Monday, 2 April 2012

Music and movement in watercolour

Excerpts from Chapter Nine:
Music and movement in watercolour.

You often hear the absurd statement “It’s only a watercolour”, prolonging the myth that a real painting (in Western culture) is in oils and it’s worth more.  Watercolour is often thought of as the feeble medium of the dabbling Sunday painter. But watercolour is a magnificent means of expression!  Think of the innumerable great Asian, American and English watercolour masterpieces – large, small and priceless.
Watercolour gradually became my preferred medium because of the nature of music. Music, movement and watercolour have something in common. The fluidity of watercolour can convey the illusion of movement, while the transparent glow and subtle layers reflect the transience of music.  This medium can vary in intensity from the most delicate tones to tremendous bursts of luminous blazing colour: if you like, from pianissimo to fortissimo.  Handled freely, it can reflect the energy of the activity of making music.  Laid down with sensitivity, it compares with the calm beauty of the slow movement of a string quartet. 
My earlier watercolours suggest a preference for the understatement, chamber music rather than symphonic grandeur, the misty view rather than brilliant sunlight. But the large, richly coloured watercolours of the Symphony Hall series or other recent works sing out strongly.  The brilliance of white paper, shining through a transparent glaze of watercolour, has a powerful emotional effect, comparable to the intense glow of light shining through the colours of a stained-glass window, or to the sound of the pure song, a chant or a ringing bell.

Valery Gergiev, 2005, watercolour 84 x 56cm, Birmingham Symphony Hall Collection.

I started to use exclusively Arches Satiné 300 grams watercolour paper, which allows the paint to float on the surface longer and gives it a brilliant transparency.
Like making music, watercolour painting requires great concentration, skill, fast reactions and inspired spontaneity.  Whereas a painter in oils or acrylics can plod along, painting over anything that is not quite right, watercolourists have to stay alert, aware of how the paint is spreading or drying in unexpected ways.  Changes often have to be made while it’s still wet, and it dries faster in some climates than in others. You can’t relax for a moment - it’s one of the most difficult media to handle well.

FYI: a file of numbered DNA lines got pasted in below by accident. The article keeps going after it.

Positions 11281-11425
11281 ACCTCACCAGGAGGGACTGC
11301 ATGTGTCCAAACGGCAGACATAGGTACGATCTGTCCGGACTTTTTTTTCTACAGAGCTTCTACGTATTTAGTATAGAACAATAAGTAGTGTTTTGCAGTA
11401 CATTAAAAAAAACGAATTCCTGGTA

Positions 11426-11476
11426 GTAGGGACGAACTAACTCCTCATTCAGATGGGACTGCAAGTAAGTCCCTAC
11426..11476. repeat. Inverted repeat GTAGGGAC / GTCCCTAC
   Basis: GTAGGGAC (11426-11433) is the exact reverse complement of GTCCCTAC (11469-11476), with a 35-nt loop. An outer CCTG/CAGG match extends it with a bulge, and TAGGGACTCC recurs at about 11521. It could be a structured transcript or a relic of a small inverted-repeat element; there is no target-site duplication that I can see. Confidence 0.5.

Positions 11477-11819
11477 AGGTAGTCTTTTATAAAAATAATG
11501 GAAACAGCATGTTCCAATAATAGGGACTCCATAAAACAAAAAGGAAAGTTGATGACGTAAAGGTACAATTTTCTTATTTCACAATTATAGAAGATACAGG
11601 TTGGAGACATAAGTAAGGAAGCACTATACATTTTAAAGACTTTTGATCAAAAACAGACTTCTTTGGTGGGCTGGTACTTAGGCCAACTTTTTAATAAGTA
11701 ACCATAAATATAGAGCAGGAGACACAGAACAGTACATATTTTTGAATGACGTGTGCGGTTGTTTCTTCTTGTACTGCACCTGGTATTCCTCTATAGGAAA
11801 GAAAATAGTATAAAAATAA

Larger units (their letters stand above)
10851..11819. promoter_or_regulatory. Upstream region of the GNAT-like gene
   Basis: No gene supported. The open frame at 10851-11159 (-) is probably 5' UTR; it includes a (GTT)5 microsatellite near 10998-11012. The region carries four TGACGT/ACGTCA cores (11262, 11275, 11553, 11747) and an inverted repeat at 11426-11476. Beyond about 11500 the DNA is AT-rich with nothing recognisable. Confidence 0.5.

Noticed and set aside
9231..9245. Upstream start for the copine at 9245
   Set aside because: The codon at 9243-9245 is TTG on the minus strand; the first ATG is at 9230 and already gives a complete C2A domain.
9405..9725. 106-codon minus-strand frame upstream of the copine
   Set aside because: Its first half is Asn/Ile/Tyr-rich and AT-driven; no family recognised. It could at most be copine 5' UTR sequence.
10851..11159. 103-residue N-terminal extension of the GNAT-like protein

The organic qualities, freshness, luminosity and calligraphic effects of watercolour speak to our emotions very directly, in part perhaps because they are close to our common sensory experience of writing and also to our familiarity with the qualities of water in our everyday lives.
Roberto Benzi in action with the Netherlands Phil., watercolour 50 x 70cm.
For many years I’ve also been painting musical themes in a semi-abstract way, and I believe that graphic rhythms and certain colours have a synaesthetic effect, That is, abstract images can convey the illusion of sounds, and draw you into the action, even if you don’t immediately recognize what they are.  My hope is that the finished painting sings: that the spectator will not only recognize the performer’s characteristic traits and gestures, but will also hear the music.  To this end, the abstract swathes, splatters and splashes of colour surrounding many of my figurative paintings of musicians are just as important as the main figure.  The viewer may recognize music stands or violin bows here and there, but many of these brush marks are often my intuitive reactions to the music, echoing the movement - a sort of participation in the performance, with my brush as instrument.

One day, I left the studio, having abandoned my struggle with the first version of a painting of the famous cellist Paul Tortelier.  I left the painting laid out on its drawing board to dry, perplexed because I couldn’t get the painting to “sing” – my watercolour of this lively personality just looked dead.  Soon after I arrived home I received a phone call from a cellist friend: “Have you heard the news – Tortelier is dead”.   No wonder I couldn’t make my watercolour live!  I had been so deeply involved in this painting that it took me quiet a while to recover from the shock of this news.  Eventually, I made this second version in memoriam, more transparent, perhaps more spiritual.

Paul Tortelier (1914-1990), watercolour 84 x 56cm,1990/91, Birmingham Symphony Hall Collection. 

Next Monday: Excerpt from Chapter 10: The Beauty of Space and Silence.


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